Fear Thesaurus Entry: Criticism

Debilitating fears are a problem for everyone, an unfortunate part of the human experience. Whether they’re a result of learned behavior as a child, are related to a mental health condition, or stem from a past wounding event, these fears influence a character’s behaviors, habits, beliefs, and personality traits. The compulsion to avoid what they fear will drive characters away from certain people, events, and situations and hold them back in life. 

In your story, this primary fear (or group of fears) will constantly challenge the goal the character is pursuing, tempting them to retreat, settle, and give up on what they want most. Because this fear must be addressed for them to achieve success, balance, and fulfillment, it plays a pivotal part in both character arc and the overall story.

This thesaurus explores the various fears that might be plaguing your character. Use it to understand and utilize fears to fully develop your characters and steer them through their story arc. Please note that this isn’t a self-diagnosis tool. Fears are common in the real world, and while we may at times share similar tendencies as characters, the entry below is for fiction writing purposes only.

Fear of Criticism

Notes
No one likes to be criticized, but for some people, it can be very intimidating and even demoralizing, leading to an avoidance of any kind of well-intended feedback or critique. A fear like this can also be linked to a fear of rejection. It might be generalized, affecting many areas of life, or be localized to one person or environment.

What It Looks Like
Hesitancy to share their work 
Double- and triple-checking completed tasks
Striving for perfection
Conforming to societal norms
Being highly self-disciplined
The character being very hard on themselves
Asking a lot of questions before starting a new project
Going above and beyond what was asked
Choosing words carefully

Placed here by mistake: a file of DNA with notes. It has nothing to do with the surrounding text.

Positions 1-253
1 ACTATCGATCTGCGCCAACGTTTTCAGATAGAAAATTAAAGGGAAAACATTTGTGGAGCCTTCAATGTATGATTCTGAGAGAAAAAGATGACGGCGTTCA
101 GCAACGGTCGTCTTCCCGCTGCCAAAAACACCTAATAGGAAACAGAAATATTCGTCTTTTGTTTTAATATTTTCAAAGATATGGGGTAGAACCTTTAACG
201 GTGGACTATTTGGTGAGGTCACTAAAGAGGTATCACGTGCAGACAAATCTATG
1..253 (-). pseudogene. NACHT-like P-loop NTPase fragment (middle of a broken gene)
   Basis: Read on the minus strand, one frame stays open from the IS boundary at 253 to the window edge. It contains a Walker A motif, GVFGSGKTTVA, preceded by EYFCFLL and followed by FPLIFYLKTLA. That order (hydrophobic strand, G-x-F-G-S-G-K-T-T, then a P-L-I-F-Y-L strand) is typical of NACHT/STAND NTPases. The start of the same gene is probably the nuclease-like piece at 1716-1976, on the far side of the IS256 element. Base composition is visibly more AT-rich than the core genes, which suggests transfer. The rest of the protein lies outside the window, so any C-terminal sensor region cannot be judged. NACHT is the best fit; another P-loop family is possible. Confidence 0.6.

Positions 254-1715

Compensating for a perceived inferiority by bragging, exaggerating, etc.
Self-deprecation
Repeatedly apologizing for perceived wrongdoing
Seeking approval and validation 
Being uncomfortable in new environments and activities
Procrastinating or missing deadlines
Never taking initiative
Preferring to be alone
Avoiding risks
Becoming defensive when advice is offered
Avoiding people who might offer feedback
Reading criticism into every instance where advice is given
Taking things personally
Misreading people’s intentions—believing that someone is on a power trip when they’re only trying to help
Not taking advantage of opportunities where criticism is likely
Being unable to differentiate between constructive feedback that should be ignored

Common Internal Struggles
The character always feeling on edge, afraid of making a mistake
Having ideas to share but being too afraid of they not being received
Feeling like a failure
Struggling with low self-esteem
Believing they are inferior or worth less than their peers
Feeling inadequate or incapable
Becoming obsessed with negative feedback
Believing people are waiting for them to make a mistake
Being ashamed of a part of themselves (a physical characteristic, a weakness, etc.)

Flaws That May Emerge
Antisocial, Defensive, Evasive, Haughty, Inhibited, Insecure, Jealous, Know-It-All, Nervous, Perfectionist, Pretentious, Timid, Verbose

Hindrances and Disruptions to the Character’s Life
The character stagnating because they’re unable to accept feedback
Being limited professionally because of an unwillingness to change
Never being able to truly express themselves
Giving up a passion because of criticism in that area
Gaining a reputation for being easily offended, uncooperative, or uninterested in self-improvement
Living with relationship friction due to the character misreading a spouse or parent’s intentions or character (accusing them of being overly critical or believing the other person thinks poorly of the character, etc.)
A lack of self-awareness keeping the character from growing and improving

Scenarios That Might Awaken This Fear
Having to change jobs and start over with a new supervisor
Being put in a situation where the character or their skills are on display
Being assigned a job that is beyond the character’s abilities (being set up to fail)
Being rejected (in an interview, on a date, when sharing an idea, etc.)
Being paired with someone whose performance is always lauded
Receiving harsh criticism from a trusted individual
The character’s skills being brushed aside or devalued
Encountering a loved one whose desire to help looks a lot like criticism.

By BECCA PUGLISI

Source: writershelpingwriters.net

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